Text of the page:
Digital presentations on mobile devices, enabling quality one-to-one dialogue with HCPs
High-volume emails sent to multiple HCPs simultaneously for increased reach
Providing medical education and valuable functionality to HCPs, patients or their caregivers
Search engine optimised webpages, enabling HCPs and patients to find trusted content online
Flexible and convenient online scientific and medical meetings for HCP education and training
Online engagement with HCPs and patients through professional and consumer social media platforms
Pay-per-click search and banner advertising in professional and consumer media and platforms
You can get more information on pharmaceutical digital marketing channels in our in-depth guides. These guides get you rapidly up to speed — explaining precisely what each channel is, how it works, and its benefits. The guides also provide detailed practical advice on implementation to get you started in the right way.
Get a full explanation of eDetailing and its multiple forms (face-to-face, online and on-demand) to enable quality dialogue with HCPsREAD NOW
Discover how rep-triggered emails are more effective than standard marketing emails and result in far higher open ratesREAD NOW
The good news is that companies new to pharma digital marketing benefit from proven technologies. Many excellent solutions are now available that meet pharma's specific needs for channels, content management and compliance. These ‘pharma marketing platforms’ enable you to manage your digital marketing content, ensure efficient reviews and MLR approval, build marketing assets, simplify localisation by affiliates, and track performance in the field.
Some systems specifically focus on digital sales enablement. Others have a more data-focused approach while providing excellent customer engagement channels. And Veeva Solutions’ popular platform aims to provide a total solution — covering everything from R&D to commercial. Before investing in a pharma marketing platform, you should consider your company’s long term needs. You should also ensure that you have support from an agency with the technical and content expertise to realise the full potential of a platform like Veeva.
While you could create one-off digital marketing assets, this isn't recommended. While it may seem like a shortcut, the asset will likely be difficult to update and problematic to scale later. For example, content created for a ‘hard coded’ eDetailer is effectively locked into that one asset. That means you cannot easily change the content later or transfer it to another channel. It can also make content localisation much harder. But if that same eDetailer was created with a leading pharma marketing platform and designed with HTML5 content standards, you maintain flexibility and have more options.
An enterprise-grade marketing platform will also please your IT department. Understandably, they want to minimise the number of pharma digital marketing solutions that a company uses and ensure that all investments provide long-term value. That is why IT professionals recommend proven systems designed to industry standards that are well-supported by the solutions provider.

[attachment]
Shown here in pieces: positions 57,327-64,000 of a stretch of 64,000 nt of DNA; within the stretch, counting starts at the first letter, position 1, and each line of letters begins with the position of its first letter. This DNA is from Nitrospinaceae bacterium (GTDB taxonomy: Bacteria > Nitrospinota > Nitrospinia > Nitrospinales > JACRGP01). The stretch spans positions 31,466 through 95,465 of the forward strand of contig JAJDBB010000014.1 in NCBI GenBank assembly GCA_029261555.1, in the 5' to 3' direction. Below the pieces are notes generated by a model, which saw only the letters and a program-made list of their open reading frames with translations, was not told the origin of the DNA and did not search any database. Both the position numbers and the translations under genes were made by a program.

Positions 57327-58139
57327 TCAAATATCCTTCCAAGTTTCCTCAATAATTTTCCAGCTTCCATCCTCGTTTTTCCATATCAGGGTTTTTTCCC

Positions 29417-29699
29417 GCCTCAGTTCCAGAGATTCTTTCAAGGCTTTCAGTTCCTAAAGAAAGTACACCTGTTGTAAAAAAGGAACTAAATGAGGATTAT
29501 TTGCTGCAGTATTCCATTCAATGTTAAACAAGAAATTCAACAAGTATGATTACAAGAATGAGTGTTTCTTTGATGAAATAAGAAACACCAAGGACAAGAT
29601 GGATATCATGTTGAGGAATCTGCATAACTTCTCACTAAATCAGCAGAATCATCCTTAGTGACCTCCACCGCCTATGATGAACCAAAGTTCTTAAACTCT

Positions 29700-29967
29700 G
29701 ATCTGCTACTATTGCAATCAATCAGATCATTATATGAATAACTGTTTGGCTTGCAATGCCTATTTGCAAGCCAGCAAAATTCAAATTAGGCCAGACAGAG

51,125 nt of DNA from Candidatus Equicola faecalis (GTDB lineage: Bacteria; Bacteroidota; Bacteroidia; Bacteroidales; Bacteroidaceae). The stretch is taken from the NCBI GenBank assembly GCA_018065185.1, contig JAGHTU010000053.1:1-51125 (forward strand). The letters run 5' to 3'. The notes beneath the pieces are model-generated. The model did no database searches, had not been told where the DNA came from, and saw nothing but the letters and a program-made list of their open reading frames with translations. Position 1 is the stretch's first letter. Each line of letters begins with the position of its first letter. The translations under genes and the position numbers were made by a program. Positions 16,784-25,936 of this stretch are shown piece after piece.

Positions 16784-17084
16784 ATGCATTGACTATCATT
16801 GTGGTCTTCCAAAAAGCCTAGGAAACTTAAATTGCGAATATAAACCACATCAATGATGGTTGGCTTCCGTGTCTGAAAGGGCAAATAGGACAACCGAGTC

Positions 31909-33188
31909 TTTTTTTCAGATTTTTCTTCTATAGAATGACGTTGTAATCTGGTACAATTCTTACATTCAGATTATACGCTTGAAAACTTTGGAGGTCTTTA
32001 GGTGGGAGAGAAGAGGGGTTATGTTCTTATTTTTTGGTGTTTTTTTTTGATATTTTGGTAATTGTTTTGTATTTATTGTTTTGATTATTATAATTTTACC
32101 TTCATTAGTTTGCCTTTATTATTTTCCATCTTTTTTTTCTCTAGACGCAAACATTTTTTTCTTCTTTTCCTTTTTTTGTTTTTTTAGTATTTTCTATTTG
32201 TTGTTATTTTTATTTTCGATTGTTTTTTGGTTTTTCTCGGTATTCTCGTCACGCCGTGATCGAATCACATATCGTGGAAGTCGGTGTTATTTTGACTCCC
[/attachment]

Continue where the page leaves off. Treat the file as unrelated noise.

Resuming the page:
Anthill has worked in close partnership with Veeva Systems for many years — with accreditation of both our technology and content expertise.
There are numerous technologies that make digital marketing in pharma easier or open new opportunities. And new solutions are being launched all the time. Because the number of options may feel bewildering, try to focus on solutions that meet your immediate requirements but can grow with your organisation over time. An experienced digital pharma agency can provide consultancy on what systems you need and help you make the right long-term decisions.
Digital asset management (DAM): A DAM organises shared assets and assists compliance by enabling content to be assigned to specific users with notes specifying use, ownership and approval status. Examples include Veeva Vault and Adobe Experience Manager.
Business intelligence (BI) system: BI tools enable you to analyse and visualise data. Examples include Tableau, Google Data Studio and Amazon QuickSight. With a good BI system, you can design 'custom dashboards' that precisely match your key performance indicators (KPIs).
Data management platform (DMP): DMP is another data management tool but focused on optimising online advertising spend by better identifying audiences. Examples include Adobe Audience Manager and Salesforce Audience Studio.
Customer data platform (CDP): CDPs collect customer data from multiple sources to build continuously updated user profiles for more personalised customer experiences. Examples include Exponea and Segment.
Machine learning (ML) tools: ML systems use artificial intelligence to analyse large data sets to identify trends, predict customer behaviour and make recommendations. Examples include Adobe Sensei, AWS Machine Learning Services and the Google AI Platform.
Content management system (CMS): CMS systems enable you to manage content across. Websites and other channels. For example, you can unify all your brand websites on a single platform. Examples include Adobe Experience Manager, Sitecore and Drupal.
Email automation: Modern systems integrate email into omnichannel marketing with customisation options and the ability to define customer behaviours that trigger specific emails. Examples include Vero, Marketo and Pardot.
Content authoring: Content authoring solutions make it easy to create and edit content. Capabilities vary, with some systems also providing content management features. A good example is Anthill’s own Activator solution which integrates seamlessly with Veeva Vault.